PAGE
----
Mothers hold up photos of their sons killed in November 2019 protests in Iran

Iran’s regime has rejected a report of 1,500 people killed in last month’s mass protests over a sharp rise in petrol prices.

Citing “three Iranian Interior Ministry officials”, Reuters wrote on Sunday of the death toll, which includes at least 17 teenagers and about 400 women.

Two of the officials said the list is based on information gathered from security forces, morgues, hospitals, and coroner’s offices.

Alireza Zarifian Yeganeh, a senior official at the Supreme National Security Council, blasted the article as “false propaganda”:

Such types of news writing and making accusations are by no means a complicated task. These claims are leveled based on a set of premeditated psychological warfare and lack credibility.

“The protestations that Reuters made in its report are totally worthless not only in terms of security issues and intelligence but in the field of news and media, and will damage the already-tarnished credibility of this agency.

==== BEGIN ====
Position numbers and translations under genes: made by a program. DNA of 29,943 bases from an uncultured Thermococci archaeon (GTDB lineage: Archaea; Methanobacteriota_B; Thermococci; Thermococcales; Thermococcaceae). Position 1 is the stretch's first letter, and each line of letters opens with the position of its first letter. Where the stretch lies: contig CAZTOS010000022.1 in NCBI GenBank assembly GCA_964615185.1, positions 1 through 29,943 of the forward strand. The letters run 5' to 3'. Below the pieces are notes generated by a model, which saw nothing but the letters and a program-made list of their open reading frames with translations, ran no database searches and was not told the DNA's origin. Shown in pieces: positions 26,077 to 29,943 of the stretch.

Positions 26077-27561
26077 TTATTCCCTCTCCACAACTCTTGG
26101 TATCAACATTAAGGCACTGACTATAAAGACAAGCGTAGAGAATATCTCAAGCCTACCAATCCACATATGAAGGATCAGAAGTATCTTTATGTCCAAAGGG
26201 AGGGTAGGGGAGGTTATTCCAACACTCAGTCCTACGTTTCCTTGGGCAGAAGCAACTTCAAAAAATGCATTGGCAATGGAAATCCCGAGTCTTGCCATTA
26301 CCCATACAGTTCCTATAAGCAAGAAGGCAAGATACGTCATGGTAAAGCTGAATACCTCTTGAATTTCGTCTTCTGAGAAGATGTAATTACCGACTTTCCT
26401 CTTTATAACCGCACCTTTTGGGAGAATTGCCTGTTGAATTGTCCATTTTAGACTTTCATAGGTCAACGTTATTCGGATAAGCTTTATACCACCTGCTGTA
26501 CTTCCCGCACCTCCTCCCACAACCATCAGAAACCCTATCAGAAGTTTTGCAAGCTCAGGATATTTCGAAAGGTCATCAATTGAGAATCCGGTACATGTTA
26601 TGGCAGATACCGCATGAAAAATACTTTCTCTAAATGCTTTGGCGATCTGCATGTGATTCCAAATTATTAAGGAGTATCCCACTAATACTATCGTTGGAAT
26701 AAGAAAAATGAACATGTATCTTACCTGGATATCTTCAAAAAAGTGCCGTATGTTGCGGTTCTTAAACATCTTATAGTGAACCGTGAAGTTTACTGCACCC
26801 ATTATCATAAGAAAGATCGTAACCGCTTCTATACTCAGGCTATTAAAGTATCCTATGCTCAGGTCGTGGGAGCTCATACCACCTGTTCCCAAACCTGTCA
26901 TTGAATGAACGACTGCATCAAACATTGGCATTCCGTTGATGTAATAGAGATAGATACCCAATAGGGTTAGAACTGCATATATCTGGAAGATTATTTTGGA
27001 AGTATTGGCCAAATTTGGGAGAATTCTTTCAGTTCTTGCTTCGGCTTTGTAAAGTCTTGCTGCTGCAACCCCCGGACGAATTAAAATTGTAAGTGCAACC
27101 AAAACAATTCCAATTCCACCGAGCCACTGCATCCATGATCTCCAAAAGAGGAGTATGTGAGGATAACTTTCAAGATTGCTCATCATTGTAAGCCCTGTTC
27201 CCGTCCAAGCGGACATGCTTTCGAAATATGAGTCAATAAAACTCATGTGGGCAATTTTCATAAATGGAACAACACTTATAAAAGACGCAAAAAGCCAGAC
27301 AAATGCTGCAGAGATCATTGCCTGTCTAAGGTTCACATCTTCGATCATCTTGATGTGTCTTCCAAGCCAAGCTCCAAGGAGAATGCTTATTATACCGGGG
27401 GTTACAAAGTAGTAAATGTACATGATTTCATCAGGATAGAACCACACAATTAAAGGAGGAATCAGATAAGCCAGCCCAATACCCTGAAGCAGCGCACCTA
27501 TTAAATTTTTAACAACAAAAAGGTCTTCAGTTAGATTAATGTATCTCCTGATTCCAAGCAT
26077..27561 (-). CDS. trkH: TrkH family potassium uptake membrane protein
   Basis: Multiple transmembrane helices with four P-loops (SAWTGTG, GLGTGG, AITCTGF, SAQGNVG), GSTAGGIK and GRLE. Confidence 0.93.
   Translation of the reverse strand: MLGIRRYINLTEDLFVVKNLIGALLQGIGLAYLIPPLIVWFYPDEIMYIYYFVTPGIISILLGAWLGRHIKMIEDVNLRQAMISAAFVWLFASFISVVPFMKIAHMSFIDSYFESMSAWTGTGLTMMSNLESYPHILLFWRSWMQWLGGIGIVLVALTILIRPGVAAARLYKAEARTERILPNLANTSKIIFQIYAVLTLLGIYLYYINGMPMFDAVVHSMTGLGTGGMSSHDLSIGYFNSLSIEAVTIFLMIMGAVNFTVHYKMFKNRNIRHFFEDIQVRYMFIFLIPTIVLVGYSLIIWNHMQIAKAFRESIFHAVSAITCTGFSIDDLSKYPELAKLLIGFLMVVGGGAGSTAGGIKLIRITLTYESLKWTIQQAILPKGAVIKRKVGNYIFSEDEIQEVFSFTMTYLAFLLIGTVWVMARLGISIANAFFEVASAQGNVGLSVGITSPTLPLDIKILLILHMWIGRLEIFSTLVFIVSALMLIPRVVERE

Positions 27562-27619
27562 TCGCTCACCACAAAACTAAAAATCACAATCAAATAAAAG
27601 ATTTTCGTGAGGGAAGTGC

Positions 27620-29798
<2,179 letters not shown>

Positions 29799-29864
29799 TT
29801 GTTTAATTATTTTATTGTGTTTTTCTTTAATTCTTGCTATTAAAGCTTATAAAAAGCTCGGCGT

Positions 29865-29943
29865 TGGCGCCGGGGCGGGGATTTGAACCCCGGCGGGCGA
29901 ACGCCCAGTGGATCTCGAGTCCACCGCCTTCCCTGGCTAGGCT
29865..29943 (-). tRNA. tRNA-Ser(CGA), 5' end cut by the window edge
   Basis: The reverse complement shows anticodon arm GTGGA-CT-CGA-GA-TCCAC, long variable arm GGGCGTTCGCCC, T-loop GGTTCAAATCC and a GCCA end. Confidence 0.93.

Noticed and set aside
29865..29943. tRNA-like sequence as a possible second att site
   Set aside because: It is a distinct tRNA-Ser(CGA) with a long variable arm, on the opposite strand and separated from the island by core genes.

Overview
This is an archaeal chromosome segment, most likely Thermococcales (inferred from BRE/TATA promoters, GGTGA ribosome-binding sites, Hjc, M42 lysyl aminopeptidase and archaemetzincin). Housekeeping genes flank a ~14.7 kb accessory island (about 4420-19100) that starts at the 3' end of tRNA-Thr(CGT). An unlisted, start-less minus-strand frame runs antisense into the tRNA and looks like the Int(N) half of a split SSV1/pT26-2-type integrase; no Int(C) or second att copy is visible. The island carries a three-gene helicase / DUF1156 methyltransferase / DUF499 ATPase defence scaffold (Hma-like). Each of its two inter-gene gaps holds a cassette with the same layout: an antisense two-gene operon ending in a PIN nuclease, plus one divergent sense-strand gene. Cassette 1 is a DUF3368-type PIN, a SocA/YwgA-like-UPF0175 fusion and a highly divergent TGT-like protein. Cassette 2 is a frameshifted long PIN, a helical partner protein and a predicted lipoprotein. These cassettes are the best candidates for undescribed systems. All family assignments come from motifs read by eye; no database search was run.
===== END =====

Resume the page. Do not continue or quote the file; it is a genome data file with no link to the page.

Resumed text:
The Iranian regime has not issued an official toll. Families say officials have refused to release bodies of their relatives and warned against any communication with the media.

Yeganeh did not respond to Reuters’ report, drawn from “three sources close to the Supreme Leader’s inner circle and a fourth official”, that Ayatollah Khamenei commanded officials, “The Islamic Republic is in danger. Do whatever it takes to end [the protests].”

See also Iran Daily, Dec 21: Supreme Leader — “Do Whatever It Takes to End The Protests”

Amnesty International has issued a confirmed total of 304 protesters killed by security forces, many of them at close range and some as they were fleeing.

The demonstrations were sparked on November 15 by the Government’s midnight order for a 50% to 200% rise in petrol prices. Within hours of the late-night announcement, protesters stopped cars on highways and held rallies across Iran. Security forces began trying to disperse the crowds, and some demonstrators burnt banks — a target of anger amid corruption and loss of personal savings — and Government buildings.